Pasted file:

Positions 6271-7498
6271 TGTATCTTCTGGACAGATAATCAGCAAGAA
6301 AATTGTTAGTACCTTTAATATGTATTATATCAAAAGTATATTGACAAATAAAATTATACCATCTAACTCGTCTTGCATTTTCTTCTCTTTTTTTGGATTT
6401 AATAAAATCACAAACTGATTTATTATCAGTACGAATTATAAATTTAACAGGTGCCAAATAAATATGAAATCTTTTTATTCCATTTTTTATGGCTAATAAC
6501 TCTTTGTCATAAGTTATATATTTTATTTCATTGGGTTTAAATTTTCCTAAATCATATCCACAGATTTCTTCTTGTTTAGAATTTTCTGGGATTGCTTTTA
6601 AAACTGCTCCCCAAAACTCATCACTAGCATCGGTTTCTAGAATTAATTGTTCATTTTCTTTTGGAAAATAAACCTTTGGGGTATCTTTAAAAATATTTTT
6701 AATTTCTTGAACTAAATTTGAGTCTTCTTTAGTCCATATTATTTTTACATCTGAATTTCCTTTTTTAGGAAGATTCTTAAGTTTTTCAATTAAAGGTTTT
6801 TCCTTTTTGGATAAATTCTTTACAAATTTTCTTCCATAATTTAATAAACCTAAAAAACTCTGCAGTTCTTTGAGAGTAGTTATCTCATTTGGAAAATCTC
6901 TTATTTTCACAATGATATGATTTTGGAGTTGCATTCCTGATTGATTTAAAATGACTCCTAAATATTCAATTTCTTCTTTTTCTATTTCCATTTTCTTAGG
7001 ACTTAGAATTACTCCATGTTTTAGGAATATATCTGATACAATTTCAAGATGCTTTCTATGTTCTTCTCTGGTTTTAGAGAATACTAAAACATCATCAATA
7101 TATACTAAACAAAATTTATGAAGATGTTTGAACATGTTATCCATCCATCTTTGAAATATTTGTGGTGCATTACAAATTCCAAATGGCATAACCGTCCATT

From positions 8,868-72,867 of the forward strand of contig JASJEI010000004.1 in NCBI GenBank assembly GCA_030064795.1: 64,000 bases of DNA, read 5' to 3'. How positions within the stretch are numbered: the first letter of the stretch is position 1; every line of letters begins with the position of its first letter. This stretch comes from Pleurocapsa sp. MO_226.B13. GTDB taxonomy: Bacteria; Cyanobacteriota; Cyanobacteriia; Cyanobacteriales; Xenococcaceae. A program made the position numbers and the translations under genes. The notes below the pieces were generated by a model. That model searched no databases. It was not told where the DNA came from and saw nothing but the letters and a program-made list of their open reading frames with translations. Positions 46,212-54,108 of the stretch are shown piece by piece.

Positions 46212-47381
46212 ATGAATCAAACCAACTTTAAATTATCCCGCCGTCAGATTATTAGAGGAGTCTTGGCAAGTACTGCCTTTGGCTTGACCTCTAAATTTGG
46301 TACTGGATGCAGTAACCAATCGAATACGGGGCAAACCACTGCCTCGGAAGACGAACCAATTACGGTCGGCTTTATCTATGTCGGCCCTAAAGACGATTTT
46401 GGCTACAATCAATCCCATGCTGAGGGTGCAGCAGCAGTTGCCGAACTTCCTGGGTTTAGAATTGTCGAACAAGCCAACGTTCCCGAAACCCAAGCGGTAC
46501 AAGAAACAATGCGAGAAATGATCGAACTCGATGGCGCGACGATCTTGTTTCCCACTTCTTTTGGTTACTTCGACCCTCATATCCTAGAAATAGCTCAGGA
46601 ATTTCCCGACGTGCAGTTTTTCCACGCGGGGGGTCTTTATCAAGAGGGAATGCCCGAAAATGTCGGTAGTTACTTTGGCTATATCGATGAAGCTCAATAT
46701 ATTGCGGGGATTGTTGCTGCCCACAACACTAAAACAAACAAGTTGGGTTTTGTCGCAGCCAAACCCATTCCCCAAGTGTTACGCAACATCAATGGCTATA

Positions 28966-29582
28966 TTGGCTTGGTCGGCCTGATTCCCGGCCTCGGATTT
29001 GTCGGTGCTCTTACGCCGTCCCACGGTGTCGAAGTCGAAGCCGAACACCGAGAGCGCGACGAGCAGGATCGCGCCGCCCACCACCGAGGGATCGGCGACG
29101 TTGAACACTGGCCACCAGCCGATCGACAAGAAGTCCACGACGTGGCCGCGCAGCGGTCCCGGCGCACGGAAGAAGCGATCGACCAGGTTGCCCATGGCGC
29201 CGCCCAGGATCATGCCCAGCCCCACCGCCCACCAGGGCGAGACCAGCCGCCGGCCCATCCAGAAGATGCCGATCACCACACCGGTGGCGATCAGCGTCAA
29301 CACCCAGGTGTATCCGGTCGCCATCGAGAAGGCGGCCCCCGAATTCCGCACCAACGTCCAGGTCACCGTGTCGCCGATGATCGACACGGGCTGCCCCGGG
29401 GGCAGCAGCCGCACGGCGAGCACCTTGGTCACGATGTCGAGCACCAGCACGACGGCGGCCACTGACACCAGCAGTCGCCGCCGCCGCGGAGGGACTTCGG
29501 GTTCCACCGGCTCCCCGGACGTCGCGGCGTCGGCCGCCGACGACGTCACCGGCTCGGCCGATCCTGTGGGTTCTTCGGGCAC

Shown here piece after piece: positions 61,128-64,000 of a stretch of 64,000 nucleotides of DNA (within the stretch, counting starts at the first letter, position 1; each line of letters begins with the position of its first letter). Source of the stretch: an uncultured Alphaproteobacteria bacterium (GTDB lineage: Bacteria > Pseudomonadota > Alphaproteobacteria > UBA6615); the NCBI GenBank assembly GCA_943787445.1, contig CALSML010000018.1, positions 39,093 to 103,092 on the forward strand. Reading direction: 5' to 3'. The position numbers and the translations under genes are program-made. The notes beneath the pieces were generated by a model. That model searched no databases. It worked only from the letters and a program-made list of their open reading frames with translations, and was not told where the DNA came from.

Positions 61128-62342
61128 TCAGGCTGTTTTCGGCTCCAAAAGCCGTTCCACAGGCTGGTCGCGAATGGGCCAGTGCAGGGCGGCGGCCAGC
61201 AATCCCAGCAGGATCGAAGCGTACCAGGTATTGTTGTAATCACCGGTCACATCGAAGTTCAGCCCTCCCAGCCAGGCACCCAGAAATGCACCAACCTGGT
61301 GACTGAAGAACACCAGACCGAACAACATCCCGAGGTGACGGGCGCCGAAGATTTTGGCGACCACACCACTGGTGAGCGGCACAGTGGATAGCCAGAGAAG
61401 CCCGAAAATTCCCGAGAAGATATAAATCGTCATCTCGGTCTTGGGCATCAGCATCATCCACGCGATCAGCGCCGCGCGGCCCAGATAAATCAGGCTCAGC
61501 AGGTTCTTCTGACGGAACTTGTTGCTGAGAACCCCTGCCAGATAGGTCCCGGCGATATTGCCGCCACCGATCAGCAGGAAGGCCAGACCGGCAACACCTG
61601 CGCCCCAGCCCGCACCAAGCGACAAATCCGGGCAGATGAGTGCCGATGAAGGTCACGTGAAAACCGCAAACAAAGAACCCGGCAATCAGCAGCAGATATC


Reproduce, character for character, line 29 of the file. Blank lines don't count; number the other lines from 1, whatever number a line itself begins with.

Positions 61128-62342